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Transitional living homes, often called sober living homes, are places that people often move into after completing a residential addiction treatment program.
They provide a middle ground between rehab and returning home. There have been numerous studies and copious amounts of research done into the length of time a person spends in treatment and subsequent recovery. Generally speaking, a longer time in treatment predicts better outcomes in recovery. The National Institute on Drug Abuse (NIDA) recommends that people stay in an addiction treatment program for at least 90 days and longer in some cases.
Many people will also benefit from not returning home right away after completing an addiction treatment program. A transitional living home can provide a supportive environment wherein individuals live with people who are also in recovery and working to remain sober. There are many benefits of transitional living homes post rehab, outlined below.
Individuals living in these sober living homes are required to remain abstinent while residing in them. Someone fresh out of rehab may benefit greatly from not being placed back into a situation where drugs and alcohol are present. NIDA warns that addiction relapse rates are as high as 40-60 percent. Avoiding potential triggers early in recovery can help to prevent a relapse, or return to drug or alcohol use.
Addiction can impact all parts of a person’s life, including finances, employment, and home environment. People battling addiction may not have a home to return to after treatment, or the environment may not be conducive to recovery. A transitional living home can offer stability and structure after a treatment program and also resources for the next stage of life.
To ensure that individuals are remaining drug- and alcohol-free while residing in a transitional living home, drug tests may be done on a regular basis. This can help to keep people honest and provide motivation to stay sober.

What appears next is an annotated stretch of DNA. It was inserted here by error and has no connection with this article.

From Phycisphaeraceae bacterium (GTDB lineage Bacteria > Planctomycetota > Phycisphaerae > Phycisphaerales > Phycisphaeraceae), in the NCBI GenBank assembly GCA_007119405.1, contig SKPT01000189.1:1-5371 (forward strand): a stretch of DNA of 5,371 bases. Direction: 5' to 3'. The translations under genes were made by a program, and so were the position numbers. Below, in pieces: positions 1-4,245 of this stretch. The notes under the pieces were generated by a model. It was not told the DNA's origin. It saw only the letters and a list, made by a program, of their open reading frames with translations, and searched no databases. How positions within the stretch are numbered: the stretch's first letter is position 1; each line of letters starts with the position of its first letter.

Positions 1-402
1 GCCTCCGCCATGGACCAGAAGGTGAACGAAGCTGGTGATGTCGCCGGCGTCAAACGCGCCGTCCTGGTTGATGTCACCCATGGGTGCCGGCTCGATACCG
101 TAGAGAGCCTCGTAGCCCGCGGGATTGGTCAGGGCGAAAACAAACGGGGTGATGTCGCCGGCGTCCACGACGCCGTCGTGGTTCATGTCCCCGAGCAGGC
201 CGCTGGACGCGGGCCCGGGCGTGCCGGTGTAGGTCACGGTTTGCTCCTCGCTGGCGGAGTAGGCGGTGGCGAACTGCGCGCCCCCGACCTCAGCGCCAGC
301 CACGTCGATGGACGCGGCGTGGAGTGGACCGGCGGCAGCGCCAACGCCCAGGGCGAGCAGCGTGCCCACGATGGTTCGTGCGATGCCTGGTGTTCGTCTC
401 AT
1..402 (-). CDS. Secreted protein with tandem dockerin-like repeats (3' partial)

There are different types of transitional living arrangements and some require that residents remain in formal treatment while living in them. Others may be less structured, but encourage individuals to utilize aftercare services and follow-up care that keep them in touch with trained professionals and provide access to crisis services, relapse prevention programs, support groups, alumni programs, and more. Individuals residing in these transitional living homes are typically in different stages of recovery, which can make for varying levels of mentoring opportunities as well.
Addiction can damage interpersonal relationships and increase isolation, and sober living homes can help to repair social skills and provide a network of peers who are going through similar circumstances. These residences are generally fairly small with a set number of residents, making it less overwhelming and providing for strong personal connections. A sense of community can be instilled, and positive social interactions can help to prevent relapse by offering encouragement and support. Most transitional living homes also have specific visiting times or days for family and loved ones.